Ashfield man told police officer he had Covid and coughed in his face after he was arrested for taking friend's car
An Ashfield man coughed in a police officer's face and told him he had Covid-19 after he was arrested on suspicion of driving over the limit.
Anthony Smedley had borrowed a friend’s car without his knowledge and he notified police because his pet dog had been in the vehicle at the time, Nottingham Crown Court heard on Tuesday, April 27.
Officers spotted the blue Volkswagen Passat and followed it into Banks Avenue, Kirkby, and then onto Sycamore Avenue, where they saw it driving back towards them and blocked the road to stop him.
Police later discovered that Smedley had crashed the car into a stationary vehicle but neither owner wanted to press charges, the court was told.
Prosecuting, Steven Taylor said that Smedley, 29, of Berry Avenue, Kirkby, had initially been compliant but had become aggressive as he was being transported to Mansfield Police Station, following the incident in the early hours of November 9 last year.
He said: “When they stopped him they noticed that he was the worse for drink and was unsteady on his feet and smelled of alcohol.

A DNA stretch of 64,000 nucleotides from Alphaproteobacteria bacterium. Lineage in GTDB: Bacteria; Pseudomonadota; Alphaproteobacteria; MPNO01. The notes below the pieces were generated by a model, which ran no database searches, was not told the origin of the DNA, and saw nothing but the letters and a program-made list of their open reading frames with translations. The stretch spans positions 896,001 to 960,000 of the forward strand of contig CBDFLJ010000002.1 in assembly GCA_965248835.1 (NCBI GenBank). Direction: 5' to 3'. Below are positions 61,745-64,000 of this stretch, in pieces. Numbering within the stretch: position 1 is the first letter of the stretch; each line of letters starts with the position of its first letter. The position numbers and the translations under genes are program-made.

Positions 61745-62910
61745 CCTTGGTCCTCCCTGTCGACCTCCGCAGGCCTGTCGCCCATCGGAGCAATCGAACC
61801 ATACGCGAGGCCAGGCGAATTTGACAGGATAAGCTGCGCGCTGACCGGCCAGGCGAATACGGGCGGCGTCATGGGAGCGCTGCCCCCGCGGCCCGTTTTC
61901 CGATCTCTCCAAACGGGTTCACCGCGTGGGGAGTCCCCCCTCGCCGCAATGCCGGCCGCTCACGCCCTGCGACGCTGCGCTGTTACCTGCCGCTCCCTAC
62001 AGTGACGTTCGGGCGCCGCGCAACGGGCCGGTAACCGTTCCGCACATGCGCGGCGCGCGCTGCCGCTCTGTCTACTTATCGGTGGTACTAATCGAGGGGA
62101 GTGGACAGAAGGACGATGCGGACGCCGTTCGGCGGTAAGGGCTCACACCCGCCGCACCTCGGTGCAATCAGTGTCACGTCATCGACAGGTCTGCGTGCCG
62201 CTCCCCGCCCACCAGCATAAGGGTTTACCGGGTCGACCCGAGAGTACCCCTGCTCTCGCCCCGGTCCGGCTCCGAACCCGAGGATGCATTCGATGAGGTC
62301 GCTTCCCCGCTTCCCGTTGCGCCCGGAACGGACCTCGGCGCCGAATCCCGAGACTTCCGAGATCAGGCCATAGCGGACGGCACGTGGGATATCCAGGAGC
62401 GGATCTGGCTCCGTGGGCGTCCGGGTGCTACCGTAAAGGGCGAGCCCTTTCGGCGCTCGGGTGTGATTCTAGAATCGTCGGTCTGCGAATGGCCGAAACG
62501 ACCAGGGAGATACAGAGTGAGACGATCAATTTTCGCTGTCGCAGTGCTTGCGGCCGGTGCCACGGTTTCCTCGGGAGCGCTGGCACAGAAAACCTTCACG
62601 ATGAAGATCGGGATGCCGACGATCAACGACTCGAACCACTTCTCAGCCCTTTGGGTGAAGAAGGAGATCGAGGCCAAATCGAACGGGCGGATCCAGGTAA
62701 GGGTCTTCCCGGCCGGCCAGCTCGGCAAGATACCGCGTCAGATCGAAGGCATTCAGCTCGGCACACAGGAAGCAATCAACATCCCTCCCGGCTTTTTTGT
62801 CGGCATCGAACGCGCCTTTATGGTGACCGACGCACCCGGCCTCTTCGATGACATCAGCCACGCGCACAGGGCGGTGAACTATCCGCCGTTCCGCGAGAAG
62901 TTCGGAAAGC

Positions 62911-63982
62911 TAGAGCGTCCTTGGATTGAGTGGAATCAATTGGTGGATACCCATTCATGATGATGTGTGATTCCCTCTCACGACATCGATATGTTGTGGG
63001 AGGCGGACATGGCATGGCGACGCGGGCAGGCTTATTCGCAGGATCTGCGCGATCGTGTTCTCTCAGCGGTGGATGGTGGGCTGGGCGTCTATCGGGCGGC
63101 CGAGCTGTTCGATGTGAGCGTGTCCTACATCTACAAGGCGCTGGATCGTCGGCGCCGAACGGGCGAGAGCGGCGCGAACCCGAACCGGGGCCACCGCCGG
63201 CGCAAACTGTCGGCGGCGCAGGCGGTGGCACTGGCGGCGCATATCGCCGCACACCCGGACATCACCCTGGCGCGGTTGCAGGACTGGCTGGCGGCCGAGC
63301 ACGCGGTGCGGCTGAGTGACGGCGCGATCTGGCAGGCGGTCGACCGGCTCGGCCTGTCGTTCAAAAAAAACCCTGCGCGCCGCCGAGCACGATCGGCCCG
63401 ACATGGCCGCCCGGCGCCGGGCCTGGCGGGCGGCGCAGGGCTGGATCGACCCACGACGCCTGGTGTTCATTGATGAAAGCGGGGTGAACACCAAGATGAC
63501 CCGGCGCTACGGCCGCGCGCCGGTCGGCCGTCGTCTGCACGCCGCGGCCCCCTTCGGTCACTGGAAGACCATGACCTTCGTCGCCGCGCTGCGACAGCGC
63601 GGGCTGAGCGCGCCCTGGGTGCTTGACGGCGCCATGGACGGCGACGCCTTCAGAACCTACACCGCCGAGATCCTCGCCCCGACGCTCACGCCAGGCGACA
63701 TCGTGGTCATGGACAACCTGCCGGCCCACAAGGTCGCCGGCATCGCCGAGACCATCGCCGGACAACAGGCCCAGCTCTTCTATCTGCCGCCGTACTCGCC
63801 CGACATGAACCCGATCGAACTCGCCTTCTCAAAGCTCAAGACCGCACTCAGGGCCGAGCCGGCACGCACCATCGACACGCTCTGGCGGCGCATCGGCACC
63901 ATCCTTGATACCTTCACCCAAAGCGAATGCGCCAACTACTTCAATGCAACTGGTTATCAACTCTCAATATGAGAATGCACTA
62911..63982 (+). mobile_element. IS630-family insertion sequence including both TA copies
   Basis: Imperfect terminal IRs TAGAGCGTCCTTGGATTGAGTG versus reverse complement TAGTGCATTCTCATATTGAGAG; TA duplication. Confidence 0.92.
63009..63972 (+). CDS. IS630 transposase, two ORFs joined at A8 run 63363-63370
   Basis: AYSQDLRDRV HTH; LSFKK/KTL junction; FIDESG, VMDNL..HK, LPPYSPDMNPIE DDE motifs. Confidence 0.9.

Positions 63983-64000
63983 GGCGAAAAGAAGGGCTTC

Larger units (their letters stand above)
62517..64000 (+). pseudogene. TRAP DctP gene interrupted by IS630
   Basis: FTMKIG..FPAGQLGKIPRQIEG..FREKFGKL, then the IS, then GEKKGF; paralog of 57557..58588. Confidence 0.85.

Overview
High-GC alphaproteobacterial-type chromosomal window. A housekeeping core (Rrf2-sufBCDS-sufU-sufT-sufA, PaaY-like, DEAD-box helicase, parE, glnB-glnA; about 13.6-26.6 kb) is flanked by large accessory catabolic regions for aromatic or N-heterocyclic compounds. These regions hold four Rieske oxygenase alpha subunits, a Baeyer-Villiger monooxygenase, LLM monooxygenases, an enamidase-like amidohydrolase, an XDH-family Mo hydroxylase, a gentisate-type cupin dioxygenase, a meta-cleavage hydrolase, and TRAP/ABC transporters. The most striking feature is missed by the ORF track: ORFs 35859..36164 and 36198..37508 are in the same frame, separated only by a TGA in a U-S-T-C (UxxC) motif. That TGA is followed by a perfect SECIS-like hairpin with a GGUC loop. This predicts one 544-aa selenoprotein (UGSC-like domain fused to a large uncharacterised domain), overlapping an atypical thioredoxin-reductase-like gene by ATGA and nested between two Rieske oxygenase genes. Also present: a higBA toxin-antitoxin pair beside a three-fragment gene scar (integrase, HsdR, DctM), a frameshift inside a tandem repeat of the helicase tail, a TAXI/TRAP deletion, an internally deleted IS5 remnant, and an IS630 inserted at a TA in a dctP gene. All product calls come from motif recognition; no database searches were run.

“He told them he had driven the car up there for someone else, and there was a dog in the back which belonged to the owner.
“When he was being transported to the custody suite he became abusive towards officers, calling them ‘f****** little paedos. The then said he had coronavirus and started coughing in the direction of the officer.
“The vehicle’s blue lights were activated in a bid to get him more quickly to the custody suite, where he was placed in a holding cell and continued to be abusive towards officers and had to be restrained.”
Police forced Smedley’s face against the car window in a bid to stop him from coughing on them and he later refused to provide a specimen.
Smedley, who has a raft of previous convictions for drink driving, admitted driving without insurance, driving while disqualified, failing to provide a specimen and assaulting an emergency worker at a hearing at Nottingham Magistrates’ Court on November 10 last year.
Mitigating, Laura Hocknell said that Smedley had been on remand for the past five-and-a-half months and had contracted Covid while in prison.
She said: “He has something of a past for this sort of offending. His partner had ended their relationship and he had gone out for a drink and ended up driving a friend’s car.
“He’s thoroughly ashamed about the assault on the officer and says that he’s deeply sorry.
"He’s been in custody now for five-and-a-half months and developed Covid while in custody, in January, which made him very unwell, and this made his time there even more difficult.”
Judge Jeremy Lea sentenced Smedley to a total of 40 weeks in prison, but acknowledged that he had already served the majority while on remand.
“What’s concerning is that you have a long history of driving while disqualified and that doesn’t happen by accident.”
He also banned Smedley from driving for a further three years.